Saturday 20th October 2018
It would be true to say that the publication of my proposed route for today’s B2 ride was greeted with less positivity than some other routes.
Looking back through the archives, this was the 11th hilliest route I have ridden with the B2s and featured 500 metres less climbing than some others. Sometimes though, it’s not so much the amount as the degree that should be considered.
We started a little late as I had got as far as the motorway this morning before realising that my gloves were still at home. The sight of eight intrepid riders, including newcomer Ian, was pleasing, especially considering how many B2s had discovered a need to wash their hair, clean the oven or visit distant relatives when the route was announced.
Under blue skies we headed towards Chipping. Butt Hill warmed up the legs and nobody commented on its gradient. Greater climbs lay ahead. Approaching Chipping we took Startifants Lane to enjoy the autumnal colour. A hairpin concealed the ramp of Fish House Lane. Those who knew about this arrived prepared in a low gear. Some made swift progress up the climb. An exclamation behind me suggested at least one rider was surprised. As I turned at the top to take pictures, I noticed Dave Corless on the ground. Not only had he, for possibly the first time in his life (he may not have mentioned this before, but Mr C is in his 70s) used his front derailleur to engage his 31-tooth chainring, but also he had snapped his chain. Fortunately, Ian Gibson had brought a chain tool and in less time than it takes Jon Snow to read the news we were off again.
We rolled pleasantly through Chipping, round the north side of Longridge Fell and on past Bashall into Clitheroe. Sarah Jane and Ian had already let us know that they would be doing their own thing from there. We said our farewells and headed through the town centre. Leaving Lancashire’s Cement Town, we spotted the A/B1s who had lost their captain.
Pendleton introduced us to the lower slopes of Pendle Hill. After a short distance, a right turn at a t-junction brought us to the Sabden road which would lead us over the Nick O’ Pendle. As the faster group rushed passed us, some even able to speak, several B2s took their time to admire the vistas of the Ribble Valley and the Castle Cement factory, also giving the lighter climbers the opportunity to get their breath back and to ready their cameras. Some did some modelling work for the Kay’s catalogue. I would comment on their stile but it wouldn’t be very punny.
Phil Morgan appeared, having apparently lost his group.
We plummeted into Sabden, belatedly noticed the right turn towards Whalley and prepared to fuel up at the Café Autisan which was serving splendid chocolate fudge cake. Some had suggested that Whalley Nab on café legs was a silly idea. I might suggest that it’s a heck of a lot less silly to get to Wilpshire on the bus than on a bicycle.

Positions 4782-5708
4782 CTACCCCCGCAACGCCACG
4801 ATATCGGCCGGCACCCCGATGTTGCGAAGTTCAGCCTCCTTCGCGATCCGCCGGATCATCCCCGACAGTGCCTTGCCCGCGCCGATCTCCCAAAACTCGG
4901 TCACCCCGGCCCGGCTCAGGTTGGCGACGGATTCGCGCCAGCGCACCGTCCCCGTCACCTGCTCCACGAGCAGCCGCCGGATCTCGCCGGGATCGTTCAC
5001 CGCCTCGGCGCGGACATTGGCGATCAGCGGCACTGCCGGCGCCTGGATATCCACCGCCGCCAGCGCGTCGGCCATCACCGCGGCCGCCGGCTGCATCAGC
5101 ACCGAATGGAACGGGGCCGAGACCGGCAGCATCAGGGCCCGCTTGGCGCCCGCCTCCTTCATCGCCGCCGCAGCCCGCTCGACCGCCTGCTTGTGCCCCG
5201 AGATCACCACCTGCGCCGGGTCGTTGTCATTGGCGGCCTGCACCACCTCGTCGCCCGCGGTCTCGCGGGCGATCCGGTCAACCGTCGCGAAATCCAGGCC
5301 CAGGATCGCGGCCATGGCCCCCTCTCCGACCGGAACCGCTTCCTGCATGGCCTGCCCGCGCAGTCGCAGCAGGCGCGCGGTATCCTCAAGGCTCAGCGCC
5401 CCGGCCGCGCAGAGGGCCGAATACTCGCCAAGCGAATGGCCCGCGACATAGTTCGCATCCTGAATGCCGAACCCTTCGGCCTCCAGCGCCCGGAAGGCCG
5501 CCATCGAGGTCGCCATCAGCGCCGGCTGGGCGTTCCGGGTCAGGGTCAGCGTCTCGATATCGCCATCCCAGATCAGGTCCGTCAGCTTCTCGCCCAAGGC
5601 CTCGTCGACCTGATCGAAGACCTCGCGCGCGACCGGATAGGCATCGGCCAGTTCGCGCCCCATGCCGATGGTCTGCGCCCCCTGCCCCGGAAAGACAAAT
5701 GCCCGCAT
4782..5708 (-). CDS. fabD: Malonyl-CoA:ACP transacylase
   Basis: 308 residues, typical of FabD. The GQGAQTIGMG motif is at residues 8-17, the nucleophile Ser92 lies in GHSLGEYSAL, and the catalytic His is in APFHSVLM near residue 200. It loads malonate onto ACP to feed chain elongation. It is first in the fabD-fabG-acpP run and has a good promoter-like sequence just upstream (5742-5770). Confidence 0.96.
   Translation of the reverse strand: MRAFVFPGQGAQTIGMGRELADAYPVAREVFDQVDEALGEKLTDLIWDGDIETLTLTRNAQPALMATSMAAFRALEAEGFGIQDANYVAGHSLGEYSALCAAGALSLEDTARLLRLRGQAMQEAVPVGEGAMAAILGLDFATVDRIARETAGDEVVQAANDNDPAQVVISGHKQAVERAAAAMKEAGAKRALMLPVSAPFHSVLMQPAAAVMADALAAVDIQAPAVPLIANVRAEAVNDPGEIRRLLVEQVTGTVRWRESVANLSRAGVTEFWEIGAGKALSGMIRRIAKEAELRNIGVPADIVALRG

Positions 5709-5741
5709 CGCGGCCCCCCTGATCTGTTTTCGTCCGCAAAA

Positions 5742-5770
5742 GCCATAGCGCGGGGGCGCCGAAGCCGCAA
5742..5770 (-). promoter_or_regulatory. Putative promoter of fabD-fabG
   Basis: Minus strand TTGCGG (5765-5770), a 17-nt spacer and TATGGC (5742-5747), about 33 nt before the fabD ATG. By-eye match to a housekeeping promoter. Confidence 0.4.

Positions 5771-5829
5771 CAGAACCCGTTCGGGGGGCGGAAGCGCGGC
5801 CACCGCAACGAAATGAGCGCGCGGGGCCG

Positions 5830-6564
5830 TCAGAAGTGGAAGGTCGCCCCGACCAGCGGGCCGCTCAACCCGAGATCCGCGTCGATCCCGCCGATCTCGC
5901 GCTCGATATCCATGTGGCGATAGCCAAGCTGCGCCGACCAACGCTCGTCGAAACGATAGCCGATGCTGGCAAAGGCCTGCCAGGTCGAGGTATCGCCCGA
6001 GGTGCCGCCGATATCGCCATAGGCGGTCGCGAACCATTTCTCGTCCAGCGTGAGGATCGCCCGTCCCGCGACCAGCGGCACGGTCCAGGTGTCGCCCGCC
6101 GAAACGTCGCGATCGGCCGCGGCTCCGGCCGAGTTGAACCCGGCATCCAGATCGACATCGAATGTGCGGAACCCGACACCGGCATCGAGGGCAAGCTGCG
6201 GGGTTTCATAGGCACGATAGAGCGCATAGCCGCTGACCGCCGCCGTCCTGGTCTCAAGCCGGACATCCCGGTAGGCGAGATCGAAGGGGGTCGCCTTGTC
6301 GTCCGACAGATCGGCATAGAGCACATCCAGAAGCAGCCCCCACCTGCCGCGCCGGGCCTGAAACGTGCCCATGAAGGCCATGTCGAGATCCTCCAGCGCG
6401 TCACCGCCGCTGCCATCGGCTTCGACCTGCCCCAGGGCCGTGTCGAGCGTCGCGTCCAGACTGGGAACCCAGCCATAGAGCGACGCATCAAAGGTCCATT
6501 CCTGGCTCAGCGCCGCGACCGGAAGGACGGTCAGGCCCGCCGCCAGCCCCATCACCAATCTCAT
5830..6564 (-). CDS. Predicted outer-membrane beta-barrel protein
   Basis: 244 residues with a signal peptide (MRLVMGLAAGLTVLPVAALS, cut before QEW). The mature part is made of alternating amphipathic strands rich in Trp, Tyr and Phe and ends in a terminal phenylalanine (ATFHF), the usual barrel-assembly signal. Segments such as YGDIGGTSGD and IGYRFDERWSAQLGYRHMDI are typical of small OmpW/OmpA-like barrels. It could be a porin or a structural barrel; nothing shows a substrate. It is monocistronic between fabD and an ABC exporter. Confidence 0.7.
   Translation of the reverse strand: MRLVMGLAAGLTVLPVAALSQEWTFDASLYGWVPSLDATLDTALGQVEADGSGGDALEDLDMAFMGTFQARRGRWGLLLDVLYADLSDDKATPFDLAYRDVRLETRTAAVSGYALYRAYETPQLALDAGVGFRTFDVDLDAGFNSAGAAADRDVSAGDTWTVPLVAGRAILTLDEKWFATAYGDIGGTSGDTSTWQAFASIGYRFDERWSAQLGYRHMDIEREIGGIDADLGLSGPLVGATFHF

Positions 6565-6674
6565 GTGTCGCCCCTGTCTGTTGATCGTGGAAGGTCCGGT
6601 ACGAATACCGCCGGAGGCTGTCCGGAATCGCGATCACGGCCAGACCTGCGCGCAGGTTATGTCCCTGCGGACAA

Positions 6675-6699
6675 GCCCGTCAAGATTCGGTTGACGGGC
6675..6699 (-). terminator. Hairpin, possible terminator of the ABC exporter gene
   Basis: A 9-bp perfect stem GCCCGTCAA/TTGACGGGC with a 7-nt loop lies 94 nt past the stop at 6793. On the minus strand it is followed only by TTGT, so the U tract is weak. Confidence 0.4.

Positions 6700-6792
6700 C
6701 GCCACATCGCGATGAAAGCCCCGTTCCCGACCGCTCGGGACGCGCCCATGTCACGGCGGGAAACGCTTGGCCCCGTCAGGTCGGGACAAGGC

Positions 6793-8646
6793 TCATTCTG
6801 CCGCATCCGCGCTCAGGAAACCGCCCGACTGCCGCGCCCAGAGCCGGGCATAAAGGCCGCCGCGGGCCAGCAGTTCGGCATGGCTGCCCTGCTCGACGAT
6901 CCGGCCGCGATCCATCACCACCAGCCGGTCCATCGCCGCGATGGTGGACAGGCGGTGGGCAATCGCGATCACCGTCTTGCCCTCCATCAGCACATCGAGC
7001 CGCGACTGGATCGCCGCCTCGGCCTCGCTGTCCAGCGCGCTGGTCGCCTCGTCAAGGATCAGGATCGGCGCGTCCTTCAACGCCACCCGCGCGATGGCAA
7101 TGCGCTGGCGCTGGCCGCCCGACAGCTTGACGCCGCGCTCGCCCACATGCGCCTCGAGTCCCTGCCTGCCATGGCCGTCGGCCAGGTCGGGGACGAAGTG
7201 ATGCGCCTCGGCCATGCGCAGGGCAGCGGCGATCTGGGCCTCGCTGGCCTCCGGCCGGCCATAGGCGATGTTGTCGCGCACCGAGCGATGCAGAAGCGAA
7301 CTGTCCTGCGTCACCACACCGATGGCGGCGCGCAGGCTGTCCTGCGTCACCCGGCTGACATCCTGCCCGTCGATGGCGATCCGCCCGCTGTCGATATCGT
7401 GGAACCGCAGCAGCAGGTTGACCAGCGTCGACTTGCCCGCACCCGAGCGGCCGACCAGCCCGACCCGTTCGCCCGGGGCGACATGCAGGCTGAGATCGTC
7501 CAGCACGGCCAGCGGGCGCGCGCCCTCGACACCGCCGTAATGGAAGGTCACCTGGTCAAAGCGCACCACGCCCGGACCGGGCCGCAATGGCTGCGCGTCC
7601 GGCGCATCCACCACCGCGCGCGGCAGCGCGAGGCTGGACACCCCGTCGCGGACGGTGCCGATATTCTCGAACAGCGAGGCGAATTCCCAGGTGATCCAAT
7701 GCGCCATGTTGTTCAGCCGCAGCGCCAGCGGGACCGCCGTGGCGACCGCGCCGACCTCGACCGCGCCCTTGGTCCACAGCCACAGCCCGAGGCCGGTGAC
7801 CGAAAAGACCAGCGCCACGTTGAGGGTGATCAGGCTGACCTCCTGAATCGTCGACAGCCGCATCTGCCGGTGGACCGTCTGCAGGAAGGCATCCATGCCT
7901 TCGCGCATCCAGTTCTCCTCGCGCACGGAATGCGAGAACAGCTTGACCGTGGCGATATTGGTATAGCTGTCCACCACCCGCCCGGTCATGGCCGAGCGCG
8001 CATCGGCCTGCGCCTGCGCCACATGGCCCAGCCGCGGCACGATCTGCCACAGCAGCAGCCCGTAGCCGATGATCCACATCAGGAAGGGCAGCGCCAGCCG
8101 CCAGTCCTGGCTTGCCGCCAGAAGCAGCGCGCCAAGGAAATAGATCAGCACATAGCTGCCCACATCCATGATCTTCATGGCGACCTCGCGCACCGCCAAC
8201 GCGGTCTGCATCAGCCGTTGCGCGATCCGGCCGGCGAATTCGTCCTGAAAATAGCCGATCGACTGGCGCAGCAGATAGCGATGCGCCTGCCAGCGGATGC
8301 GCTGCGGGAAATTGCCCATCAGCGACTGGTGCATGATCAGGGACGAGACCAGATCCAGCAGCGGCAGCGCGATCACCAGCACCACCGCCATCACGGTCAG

I may have undersold the Nab. My previous ascents have come after stupid amounts of cobbled climbing on the Ronde van Oost Lancashire (an excellent ride, I have so far resisted introducing it to the B2s as an RC’s Choice Park and Ride) and so, in my memory, I found it tough because my legs had already been bled dry. The OS Map is not entirely honest about Whalley Nab either— only one arrow graces its depiction of the road. An unassuming left turn, looking remarkably like somebody’s driveway, precedes a hairpin and a steep ramp. I could not tell you quite how steep the ramp is because the gradient reading on my Garmin just went haywire, bouncing between 15 and 48%. Karen seemed to stop, go back and try again— understandable, since when I stopped there was no way I was going to restart without assistance which I eventually found in the shape of somebody’s downward sloping drive. Peter, Bill, Karen and I regrouped just short of where the Strava segment finishes. As we watched a rather lovely looking Karmann Ghia completely failing to cope with the road, Karen offered to head back down and look for Tim and Dave. Before we had the chance to look aghast, she had descended for a second helping. We never saw our backmarkers again. We hope you made it home safely.
The road levelled off. The scenery was stunning. Another ramp appeared. As the ride coordinator dragged his now wrecked legs up that ramp, I asked the rest of the B2s whether they still fancied the climb of Mellor Knoll to Ramsgreave. To my immense disappointment, every one of them did.
My offer of an escape route via Ribchester was eventually accepted. Due to a navigational cock-up we then headed towards Little Harwood. Let’s just say that if Blackburn does indeed have attractive parts, the dual carriageway we found ourselves on wasn’t that part.
The gentle slopes of Longridge Fell from Ribchester came as blessed relief after the day’s previous climbs. I vetoed every further suggestion of a turning that could involve climbing (yes, Karen, I’m thinking of you with your claim that Chapel Hill is flat...)
Karen left us at the top of Lydiate Lane. The remaining three of us returned back at base after four and a half hours of riding, 54 miles fitter, roughly 1200 metres stronger and in desperate need of beer. It was a grand day out.